permission to avail of the privileges of rations etc. connected with his service on the
plea that he had not 'yet' been dismissed, as also the averments in the ultimate part
of paragraph 10 of the appellant's application dated November 10, 1966 to the
Industrial Tribunal to the effect that the respondent workman had been informed that
the appellant had decided that he should be dismissed for misconduct under Clause
10(a)(2) of the Standing Orders but until permission of the Tribunal is received, he
would be under suspension clearly show that the appellant had not dismissed the
respondent but had only decided to dismiss him, and the Industrial Tribunal and the
High Court were manifestly wrong in making deduction to the contrary. It is
unfortunate that both the Industrial Tribunal and the High Court tried to clutch at
some stray words here and there to justify rejection of the appellant's prayer to treat
its original application as one Under Section 33(3)(b) of the Act and in so doing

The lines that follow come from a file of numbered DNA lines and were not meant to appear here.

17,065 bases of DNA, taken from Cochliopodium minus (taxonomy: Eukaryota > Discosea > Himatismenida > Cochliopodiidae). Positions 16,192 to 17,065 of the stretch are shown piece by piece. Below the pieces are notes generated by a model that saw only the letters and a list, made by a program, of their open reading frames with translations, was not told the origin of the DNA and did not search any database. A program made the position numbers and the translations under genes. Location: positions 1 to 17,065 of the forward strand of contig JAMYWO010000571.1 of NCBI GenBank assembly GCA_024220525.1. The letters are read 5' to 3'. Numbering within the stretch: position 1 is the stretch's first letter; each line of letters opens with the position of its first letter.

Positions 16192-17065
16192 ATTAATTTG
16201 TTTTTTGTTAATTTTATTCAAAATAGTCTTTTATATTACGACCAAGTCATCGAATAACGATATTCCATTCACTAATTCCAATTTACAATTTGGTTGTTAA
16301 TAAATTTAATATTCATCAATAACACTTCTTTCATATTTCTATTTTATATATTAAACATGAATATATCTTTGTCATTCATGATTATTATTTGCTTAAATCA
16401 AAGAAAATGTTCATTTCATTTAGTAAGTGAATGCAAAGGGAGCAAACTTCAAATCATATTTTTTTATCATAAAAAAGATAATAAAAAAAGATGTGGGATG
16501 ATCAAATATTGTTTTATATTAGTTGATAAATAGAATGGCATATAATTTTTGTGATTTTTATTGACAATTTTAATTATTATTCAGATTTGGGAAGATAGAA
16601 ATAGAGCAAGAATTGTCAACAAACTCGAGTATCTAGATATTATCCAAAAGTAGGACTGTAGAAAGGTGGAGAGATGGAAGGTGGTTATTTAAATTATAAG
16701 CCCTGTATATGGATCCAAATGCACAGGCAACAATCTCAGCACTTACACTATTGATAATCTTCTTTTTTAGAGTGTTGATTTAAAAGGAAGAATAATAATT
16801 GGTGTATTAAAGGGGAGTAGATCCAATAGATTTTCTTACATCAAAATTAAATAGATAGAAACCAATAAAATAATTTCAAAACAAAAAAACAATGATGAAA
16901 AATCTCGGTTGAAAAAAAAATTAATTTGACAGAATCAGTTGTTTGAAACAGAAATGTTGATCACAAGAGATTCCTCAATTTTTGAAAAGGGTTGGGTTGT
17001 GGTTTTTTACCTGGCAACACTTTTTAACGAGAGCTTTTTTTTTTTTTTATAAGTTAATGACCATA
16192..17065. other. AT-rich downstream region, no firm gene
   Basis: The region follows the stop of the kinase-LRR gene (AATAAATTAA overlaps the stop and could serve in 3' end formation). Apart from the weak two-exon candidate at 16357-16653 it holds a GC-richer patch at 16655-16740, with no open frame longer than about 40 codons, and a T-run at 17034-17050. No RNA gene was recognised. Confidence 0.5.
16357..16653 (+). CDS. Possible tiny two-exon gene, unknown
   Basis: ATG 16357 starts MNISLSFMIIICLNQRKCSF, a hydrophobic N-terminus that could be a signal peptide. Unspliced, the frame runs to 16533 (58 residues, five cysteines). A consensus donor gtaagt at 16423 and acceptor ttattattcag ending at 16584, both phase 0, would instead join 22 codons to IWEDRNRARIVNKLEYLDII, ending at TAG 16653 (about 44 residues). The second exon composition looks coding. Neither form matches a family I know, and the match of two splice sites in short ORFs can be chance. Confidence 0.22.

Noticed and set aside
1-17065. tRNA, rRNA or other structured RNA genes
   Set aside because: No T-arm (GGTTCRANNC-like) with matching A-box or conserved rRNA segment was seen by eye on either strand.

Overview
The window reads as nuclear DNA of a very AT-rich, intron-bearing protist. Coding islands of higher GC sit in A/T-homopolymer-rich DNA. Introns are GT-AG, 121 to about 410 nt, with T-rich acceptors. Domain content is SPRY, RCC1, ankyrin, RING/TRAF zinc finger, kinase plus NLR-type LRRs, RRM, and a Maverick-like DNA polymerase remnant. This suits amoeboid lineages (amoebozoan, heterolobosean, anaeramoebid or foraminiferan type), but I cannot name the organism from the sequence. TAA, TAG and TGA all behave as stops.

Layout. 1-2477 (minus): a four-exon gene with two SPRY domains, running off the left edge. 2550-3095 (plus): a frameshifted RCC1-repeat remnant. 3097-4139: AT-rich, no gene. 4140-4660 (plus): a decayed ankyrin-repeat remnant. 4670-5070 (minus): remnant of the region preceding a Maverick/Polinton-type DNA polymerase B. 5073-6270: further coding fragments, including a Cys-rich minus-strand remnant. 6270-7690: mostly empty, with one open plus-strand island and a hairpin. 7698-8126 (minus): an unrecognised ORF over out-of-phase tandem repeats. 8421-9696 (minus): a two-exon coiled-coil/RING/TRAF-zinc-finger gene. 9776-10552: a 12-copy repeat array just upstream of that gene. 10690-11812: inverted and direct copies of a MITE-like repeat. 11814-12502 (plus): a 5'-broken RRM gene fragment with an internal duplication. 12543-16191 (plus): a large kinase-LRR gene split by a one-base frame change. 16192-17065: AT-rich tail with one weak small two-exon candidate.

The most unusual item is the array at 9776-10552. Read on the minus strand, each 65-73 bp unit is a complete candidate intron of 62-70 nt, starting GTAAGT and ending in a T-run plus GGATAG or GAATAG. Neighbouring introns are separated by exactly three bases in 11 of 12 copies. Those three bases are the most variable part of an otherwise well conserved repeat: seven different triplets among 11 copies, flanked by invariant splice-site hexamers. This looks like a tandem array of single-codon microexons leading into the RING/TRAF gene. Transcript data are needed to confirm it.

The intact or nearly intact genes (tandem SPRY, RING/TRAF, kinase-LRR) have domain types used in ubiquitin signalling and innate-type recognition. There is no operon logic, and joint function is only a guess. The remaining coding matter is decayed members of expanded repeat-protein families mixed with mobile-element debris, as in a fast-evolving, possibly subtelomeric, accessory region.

missed the real pith and substance of the application. The courts charged with the
duty of administering justice have to remember that it is not the form but the
substance of the matter that has to be looked to and the parties cannot be penalised
for inadvertant errors committed by them in the conduct of their cases. The following
observations made by this Court in Western India Match Company Ltd. v. Their
workmen [1963] 2 L.L.J. 459are opposite in this connection :

Again, as in most questions which come before the Courts, it is the substance
which matters and not the form; and every fact and circumstance relevant to the
ascertainment of the substance deserve careful attention.
8. It is equally important for the Courts to remember that it is necessary sometimes in
appropriate cases for promotion of justice to construe the pleadings not too technically
or in a pedantic manner but fairly and reasonably.

9. Keeping in view therefore the totality of the facts and circumstances of the case
and the purport of the observations of this Court in Patna Electric Supply Co Ltd. Patiui